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Conference Paper: Protein kinases as technological platforms to screen neuroprotective agents from chinese medicine

TitleProtein kinases as technological platforms to screen neuroprotective agents from chinese medicine
Authors
Issue Date2006
PublisherS Karger AG. The Journal's web site is located at http://www.karger.com/NSG
Citation
The 24th Annual Scientific Meeting of the Hong Kong Society of Neuroscience, Hong Kong, 13-14 January, 2005. In Neurosignals, 2006, v. 15 n. 3, p. 133, abstract no. P-36/24 How to Cite?
AbstractAlzheimer’s disease (AD) is an age-associated neurodegenerative disorder affecting quite a lot of elderly in different countries. Current treatment for AD depends on cholinesterase inhibitor. However, its effectiveness is quite disappointing. Therefore, there is an urgent need to search for alternate treatment and neuroprotection is a possible strategy. One of the critical pathological factors in AD is the accumulation of beta-amyloid (A ) peptides found in the cortex of AD brain. A peptides have been shown to induce cell death in cultured neurons and are often used as a model toxin to study the pathogenesis of AD. Previous studies have shown that stress kinases (such as PKR, JNK, p38 MAPK and GSK3 ) mediate A -triggered neuronal apoptosis. On the other hand, both kinases PDK-1 and Akt in survival signaling pathway can inhibit apoptosis. It is hypothesized that neuroprotection can be achieved by inhibition on pro-apoptotic pathways or activation of survival pathways. By western blot analysis, we found that polysaccharides from Nerium indicum (Oleander) activate the PDK-1- Akt survival signaling pathway while the extract from Lycium barbarum (Gou-Qi-Zi) inhibits A -triggered PKR and JNK phosphorylation. All these extracts can protect neurons against A toxicity by inhibition on caspase-3 activity. In conclusion, it is possible to make use of protein kinases to screen potential neuroprotective agents from Chinese medicine. Acknowledgement: This work is supported by Area of Excellence (AoE/P-10/01).
Persistent Identifierhttp://hdl.handle.net/10722/67901
ISSN
2015 Impact Factor: 1.593
2015 SCImago Journal Rankings: 0.763

 

DC FieldValueLanguage
dc.contributor.authorYu, MSen_HK
dc.contributor.authorLai, SWen_HK
dc.contributor.authorSo, KFen_HK
dc.contributor.authorYuen, WHen_HK
dc.contributor.authorChang, RCCen_HK
dc.date.accessioned2010-09-06T05:59:18Z-
dc.date.available2010-09-06T05:59:18Z-
dc.date.issued2006en_HK
dc.identifier.citationThe 24th Annual Scientific Meeting of the Hong Kong Society of Neuroscience, Hong Kong, 13-14 January, 2005. In Neurosignals, 2006, v. 15 n. 3, p. 133, abstract no. P-36/24en_HK
dc.identifier.issn1424-862Xen_HK
dc.identifier.urihttp://hdl.handle.net/10722/67901-
dc.description.abstractAlzheimer’s disease (AD) is an age-associated neurodegenerative disorder affecting quite a lot of elderly in different countries. Current treatment for AD depends on cholinesterase inhibitor. However, its effectiveness is quite disappointing. Therefore, there is an urgent need to search for alternate treatment and neuroprotection is a possible strategy. One of the critical pathological factors in AD is the accumulation of beta-amyloid (A ) peptides found in the cortex of AD brain. A peptides have been shown to induce cell death in cultured neurons and are often used as a model toxin to study the pathogenesis of AD. Previous studies have shown that stress kinases (such as PKR, JNK, p38 MAPK and GSK3 ) mediate A -triggered neuronal apoptosis. On the other hand, both kinases PDK-1 and Akt in survival signaling pathway can inhibit apoptosis. It is hypothesized that neuroprotection can be achieved by inhibition on pro-apoptotic pathways or activation of survival pathways. By western blot analysis, we found that polysaccharides from Nerium indicum (Oleander) activate the PDK-1- Akt survival signaling pathway while the extract from Lycium barbarum (Gou-Qi-Zi) inhibits A -triggered PKR and JNK phosphorylation. All these extracts can protect neurons against A toxicity by inhibition on caspase-3 activity. In conclusion, it is possible to make use of protein kinases to screen potential neuroprotective agents from Chinese medicine. Acknowledgement: This work is supported by Area of Excellence (AoE/P-10/01).-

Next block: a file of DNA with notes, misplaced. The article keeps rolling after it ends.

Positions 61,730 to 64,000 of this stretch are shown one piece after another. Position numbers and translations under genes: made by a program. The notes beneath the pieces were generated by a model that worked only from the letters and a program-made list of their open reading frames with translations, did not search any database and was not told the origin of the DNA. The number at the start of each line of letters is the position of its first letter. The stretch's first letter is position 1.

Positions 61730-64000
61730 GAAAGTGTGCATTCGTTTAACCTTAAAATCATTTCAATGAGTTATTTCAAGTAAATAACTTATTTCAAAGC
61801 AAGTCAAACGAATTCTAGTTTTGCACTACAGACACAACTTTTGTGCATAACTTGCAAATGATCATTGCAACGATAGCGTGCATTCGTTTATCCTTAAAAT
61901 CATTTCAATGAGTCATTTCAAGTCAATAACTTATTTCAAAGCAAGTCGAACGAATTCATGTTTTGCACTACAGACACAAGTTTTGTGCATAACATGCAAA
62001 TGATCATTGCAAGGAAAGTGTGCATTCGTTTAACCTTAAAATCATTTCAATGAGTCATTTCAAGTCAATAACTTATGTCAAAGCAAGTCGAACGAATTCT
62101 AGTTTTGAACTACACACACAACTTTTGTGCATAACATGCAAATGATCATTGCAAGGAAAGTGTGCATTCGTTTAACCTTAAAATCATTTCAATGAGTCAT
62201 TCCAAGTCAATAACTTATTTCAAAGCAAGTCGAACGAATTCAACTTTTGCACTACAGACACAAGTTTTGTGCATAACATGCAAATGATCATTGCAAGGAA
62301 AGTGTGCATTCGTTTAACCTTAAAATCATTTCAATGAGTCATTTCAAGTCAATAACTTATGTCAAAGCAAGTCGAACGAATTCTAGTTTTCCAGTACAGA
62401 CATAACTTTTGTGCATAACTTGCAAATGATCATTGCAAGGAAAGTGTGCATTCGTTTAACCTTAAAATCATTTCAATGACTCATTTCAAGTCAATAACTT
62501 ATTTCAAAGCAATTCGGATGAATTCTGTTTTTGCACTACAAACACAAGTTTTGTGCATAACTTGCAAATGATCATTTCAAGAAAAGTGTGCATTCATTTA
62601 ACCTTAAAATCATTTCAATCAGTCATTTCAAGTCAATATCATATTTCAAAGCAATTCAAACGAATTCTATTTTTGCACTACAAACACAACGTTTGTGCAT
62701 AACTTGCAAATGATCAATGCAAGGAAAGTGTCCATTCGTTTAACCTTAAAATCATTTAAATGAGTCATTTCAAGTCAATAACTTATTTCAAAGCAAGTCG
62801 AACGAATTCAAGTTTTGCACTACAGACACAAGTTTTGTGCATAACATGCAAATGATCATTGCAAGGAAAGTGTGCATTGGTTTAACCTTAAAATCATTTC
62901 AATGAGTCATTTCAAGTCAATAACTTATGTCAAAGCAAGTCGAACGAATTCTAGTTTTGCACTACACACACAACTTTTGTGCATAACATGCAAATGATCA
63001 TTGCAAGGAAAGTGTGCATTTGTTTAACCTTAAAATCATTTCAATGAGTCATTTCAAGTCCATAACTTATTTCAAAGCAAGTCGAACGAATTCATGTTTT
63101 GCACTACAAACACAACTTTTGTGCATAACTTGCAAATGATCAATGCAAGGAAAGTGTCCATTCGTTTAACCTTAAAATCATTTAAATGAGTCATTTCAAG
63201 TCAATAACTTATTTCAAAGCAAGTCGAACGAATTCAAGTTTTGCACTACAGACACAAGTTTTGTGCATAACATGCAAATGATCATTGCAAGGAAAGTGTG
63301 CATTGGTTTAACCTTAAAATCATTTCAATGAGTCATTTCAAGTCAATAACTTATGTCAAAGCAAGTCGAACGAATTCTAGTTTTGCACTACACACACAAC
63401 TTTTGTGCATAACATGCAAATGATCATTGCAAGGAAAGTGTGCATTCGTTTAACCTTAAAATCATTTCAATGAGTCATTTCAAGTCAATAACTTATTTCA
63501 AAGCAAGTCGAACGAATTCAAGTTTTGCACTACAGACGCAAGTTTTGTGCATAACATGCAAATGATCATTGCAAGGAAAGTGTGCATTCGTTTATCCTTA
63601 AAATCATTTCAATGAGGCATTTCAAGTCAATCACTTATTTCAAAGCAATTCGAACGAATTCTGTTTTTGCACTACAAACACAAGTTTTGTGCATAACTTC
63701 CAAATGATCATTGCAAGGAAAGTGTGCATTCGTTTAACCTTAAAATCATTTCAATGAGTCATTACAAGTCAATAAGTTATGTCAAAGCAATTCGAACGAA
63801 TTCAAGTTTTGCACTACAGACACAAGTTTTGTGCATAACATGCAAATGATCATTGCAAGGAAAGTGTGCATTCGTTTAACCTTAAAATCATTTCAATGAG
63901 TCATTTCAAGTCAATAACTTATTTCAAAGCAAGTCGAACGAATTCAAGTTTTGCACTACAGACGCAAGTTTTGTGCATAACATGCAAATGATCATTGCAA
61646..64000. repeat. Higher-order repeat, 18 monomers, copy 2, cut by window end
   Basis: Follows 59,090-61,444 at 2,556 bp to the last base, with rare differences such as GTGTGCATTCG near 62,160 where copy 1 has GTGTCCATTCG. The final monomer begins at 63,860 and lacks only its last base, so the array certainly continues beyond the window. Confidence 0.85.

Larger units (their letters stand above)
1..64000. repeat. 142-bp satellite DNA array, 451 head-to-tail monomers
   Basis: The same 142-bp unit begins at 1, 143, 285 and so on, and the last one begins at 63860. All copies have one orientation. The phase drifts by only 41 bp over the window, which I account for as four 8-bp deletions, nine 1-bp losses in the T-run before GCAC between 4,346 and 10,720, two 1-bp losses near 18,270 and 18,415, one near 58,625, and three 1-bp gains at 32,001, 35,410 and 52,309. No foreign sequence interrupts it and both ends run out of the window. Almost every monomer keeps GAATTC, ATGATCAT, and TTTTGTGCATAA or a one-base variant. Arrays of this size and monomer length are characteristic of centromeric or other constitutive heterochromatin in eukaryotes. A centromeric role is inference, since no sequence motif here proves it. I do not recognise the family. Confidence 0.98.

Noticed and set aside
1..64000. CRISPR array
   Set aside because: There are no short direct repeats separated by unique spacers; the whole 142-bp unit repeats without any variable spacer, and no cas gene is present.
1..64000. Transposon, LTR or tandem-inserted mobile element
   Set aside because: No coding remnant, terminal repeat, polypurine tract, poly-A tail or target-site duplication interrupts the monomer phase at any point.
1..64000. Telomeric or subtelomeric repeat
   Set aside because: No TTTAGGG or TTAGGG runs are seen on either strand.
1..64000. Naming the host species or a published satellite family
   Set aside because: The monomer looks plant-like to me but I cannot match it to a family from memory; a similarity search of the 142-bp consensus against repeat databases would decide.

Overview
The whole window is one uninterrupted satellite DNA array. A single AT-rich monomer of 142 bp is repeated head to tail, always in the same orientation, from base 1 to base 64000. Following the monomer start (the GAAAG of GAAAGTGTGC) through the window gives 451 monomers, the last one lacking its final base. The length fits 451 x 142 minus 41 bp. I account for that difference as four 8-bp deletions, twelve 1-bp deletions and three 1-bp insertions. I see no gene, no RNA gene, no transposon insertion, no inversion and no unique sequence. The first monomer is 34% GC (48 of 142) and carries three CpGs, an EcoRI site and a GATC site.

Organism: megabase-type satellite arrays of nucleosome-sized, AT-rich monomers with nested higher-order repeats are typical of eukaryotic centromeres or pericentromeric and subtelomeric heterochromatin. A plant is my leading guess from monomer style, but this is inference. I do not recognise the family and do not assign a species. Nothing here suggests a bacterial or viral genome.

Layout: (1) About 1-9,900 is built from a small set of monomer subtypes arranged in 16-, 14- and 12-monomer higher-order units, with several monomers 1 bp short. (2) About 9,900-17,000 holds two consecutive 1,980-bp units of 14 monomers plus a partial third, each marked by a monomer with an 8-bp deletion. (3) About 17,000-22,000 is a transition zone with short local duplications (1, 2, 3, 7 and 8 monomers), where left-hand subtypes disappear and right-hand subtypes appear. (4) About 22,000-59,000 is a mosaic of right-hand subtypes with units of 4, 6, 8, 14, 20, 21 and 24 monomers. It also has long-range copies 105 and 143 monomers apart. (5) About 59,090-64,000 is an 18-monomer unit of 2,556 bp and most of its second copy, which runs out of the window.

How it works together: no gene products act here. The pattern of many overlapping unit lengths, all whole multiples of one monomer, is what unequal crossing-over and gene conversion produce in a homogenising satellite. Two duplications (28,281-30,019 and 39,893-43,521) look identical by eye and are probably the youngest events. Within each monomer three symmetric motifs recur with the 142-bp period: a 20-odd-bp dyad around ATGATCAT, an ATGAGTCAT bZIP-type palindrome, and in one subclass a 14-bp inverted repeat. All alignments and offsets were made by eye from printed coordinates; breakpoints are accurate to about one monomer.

dc.languageengen_HK
dc.publisherS Karger AG. The Journal's web site is located at http://www.karger.com/NSGen_HK
dc.relation.ispartofNeurosignals-
dc.rightsNeurosignals. Copyright © S Karger AG.en_HK
dc.titleProtein kinases as technological platforms to screen neuroprotective agents from chinese medicineen_HK
dc.typeConference_Paperen_HK
dc.identifier.emailSo, KF: hrmaskf@hkucc.hku.hken_HK
dc.identifier.emailYuen, WH: yuenwh@HKUCC.hku.hken_HK
dc.identifier.emailChang, RCC: rccchang@hkucc.hku.hken_HK
dc.identifier.authoritySo, KF=rp00329en_HK
dc.identifier.authorityChang, RCC=rp00470en_HK
dc.description.naturelink_to_subscribed_fulltext-
dc.identifier.doi10.1159/000095356-
dc.identifier.hkuros124885en_HK
dc.identifier.hkuros148397-
dc.identifier.hkuros107928-
dc.identifier.volume15-
dc.identifier.issue3-
dc.identifier.spage133, abstract no. P-36/24-
dc.identifier.epage133, abstract no. P-36/24-
dc.publisher.placeSwitzerland-

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